Early Insights on California’s Economic Downturn
California’s unemployment rate jumped from a historically low 3.9% to 5.3% in March. For comparison, it took a full year from the official start of the Great Recession for unemployment to increase by 1.4 percentage points (although the levels were higher: 5.9% in December 2007 to 7.3% in December 2008). Notably, the March rate is based on data from the middle of the month, so it does not fully reflect the massive layoffs that occurred as the COVID-19 pandemic took hold.
Between March 15 and April 18, 3.4 million Californians applied for unemployment insurance. There has been much forecasting (including by us) about the sectors and workers that will feel the immediate effects of the downturn. We do not have demographic breakdowns and we don’t know which industries employed these workers. But recently released labor market data can provide some new insights.
By mid-March, California had recorded a net loss of 100,000 jobs, comprising about one-seventh the decline nationwide and reflecting the state’s early response to COVID-19 crisis. That’s less than 1% of the state’s 17 million jobs. The lion’s share of job loss (more than 80%) occurred in three service sectors: arts, entertainment, and recreation; accommodation and food; and “other services” (a category that includes automotive repair, personal care, and dry cleaning).
A comparison with the Great Recession highlights the severity of the current situation. Between February and March this year, employment in arts, entertainment and recreation fell 6.4%. Over the first year of the Great Recession, employment in this sector fell 1.6%. The number of jobs lost in the accommodation and food service sector was much higher between February and March, but these losses represented only 2.7% of the workforce in this much-larger sector.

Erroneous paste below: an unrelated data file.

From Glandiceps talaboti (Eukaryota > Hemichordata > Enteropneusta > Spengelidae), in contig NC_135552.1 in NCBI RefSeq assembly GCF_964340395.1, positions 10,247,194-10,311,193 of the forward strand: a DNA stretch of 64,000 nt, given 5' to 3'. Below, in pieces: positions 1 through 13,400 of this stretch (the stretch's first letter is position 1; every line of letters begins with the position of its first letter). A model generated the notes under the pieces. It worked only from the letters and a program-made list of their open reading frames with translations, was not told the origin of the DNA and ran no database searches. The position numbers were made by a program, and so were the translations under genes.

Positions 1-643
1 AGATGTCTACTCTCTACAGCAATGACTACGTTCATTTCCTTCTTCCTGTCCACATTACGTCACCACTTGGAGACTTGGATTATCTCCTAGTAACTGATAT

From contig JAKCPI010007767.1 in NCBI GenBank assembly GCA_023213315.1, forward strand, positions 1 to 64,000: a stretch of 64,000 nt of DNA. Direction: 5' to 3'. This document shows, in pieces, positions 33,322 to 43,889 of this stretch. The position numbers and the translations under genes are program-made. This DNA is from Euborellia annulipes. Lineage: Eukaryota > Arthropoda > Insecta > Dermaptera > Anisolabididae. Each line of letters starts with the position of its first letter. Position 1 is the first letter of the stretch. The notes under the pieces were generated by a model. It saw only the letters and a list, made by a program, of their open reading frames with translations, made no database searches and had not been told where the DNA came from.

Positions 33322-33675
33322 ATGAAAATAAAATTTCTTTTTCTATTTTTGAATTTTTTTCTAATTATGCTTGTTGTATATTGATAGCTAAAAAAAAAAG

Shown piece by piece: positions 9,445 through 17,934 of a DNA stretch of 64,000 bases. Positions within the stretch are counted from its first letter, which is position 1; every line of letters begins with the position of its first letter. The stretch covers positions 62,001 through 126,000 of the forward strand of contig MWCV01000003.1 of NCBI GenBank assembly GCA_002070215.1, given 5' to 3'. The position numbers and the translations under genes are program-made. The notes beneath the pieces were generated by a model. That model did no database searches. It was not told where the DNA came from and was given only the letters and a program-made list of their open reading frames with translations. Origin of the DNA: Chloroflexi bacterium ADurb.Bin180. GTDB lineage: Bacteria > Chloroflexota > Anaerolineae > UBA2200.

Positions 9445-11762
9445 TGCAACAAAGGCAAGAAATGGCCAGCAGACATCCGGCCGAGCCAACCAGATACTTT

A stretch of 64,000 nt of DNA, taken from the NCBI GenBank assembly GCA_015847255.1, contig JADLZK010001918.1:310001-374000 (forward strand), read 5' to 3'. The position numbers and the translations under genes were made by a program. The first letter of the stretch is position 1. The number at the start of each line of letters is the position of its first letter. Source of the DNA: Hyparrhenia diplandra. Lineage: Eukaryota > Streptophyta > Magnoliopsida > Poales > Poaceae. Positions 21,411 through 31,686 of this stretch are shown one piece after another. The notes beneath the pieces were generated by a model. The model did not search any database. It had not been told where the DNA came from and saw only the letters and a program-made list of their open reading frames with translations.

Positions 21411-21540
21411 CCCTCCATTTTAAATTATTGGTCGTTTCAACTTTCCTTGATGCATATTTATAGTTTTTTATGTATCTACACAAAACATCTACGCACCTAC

A look at job losses in the industries that were hit hardest during the Great Recession shows that jobs are being lost much more quickly during the COVID-19 crisis. In the first month, construction—the recession’s most severely affected industry—saw a 2.2% decline, and no other sector experienced losses greater than 2%.
These initial data clearly show that the current crisis is hitting a different set of sectors than the Great Recession. It also shows that workers in the initially affected industries are more likely to be women (52% versus 45%), Latinos (25% versus 22%), and young adults (23% versus 10%) compared to workers in other sectors—and to workers in the hardest-hit industries during the first year of the Great Recession.
As the current crisis continues to unfold, a more complete picture of the workers and industries affected will emerge. The staggering number of recent unemployment claims indicates that the losses in the March data are only the tip of the iceberg. April data will no doubt show deeper declines and a widening impact across sectors.
Unemployment insurance will provide an important economic backstop for many workers over the next several months. However, it will be important to monitor the workers and industries being affected by this crisis, both to ensure that policy efforts are directed where they are most needed and to inform additional measures to mitigate the economic damage.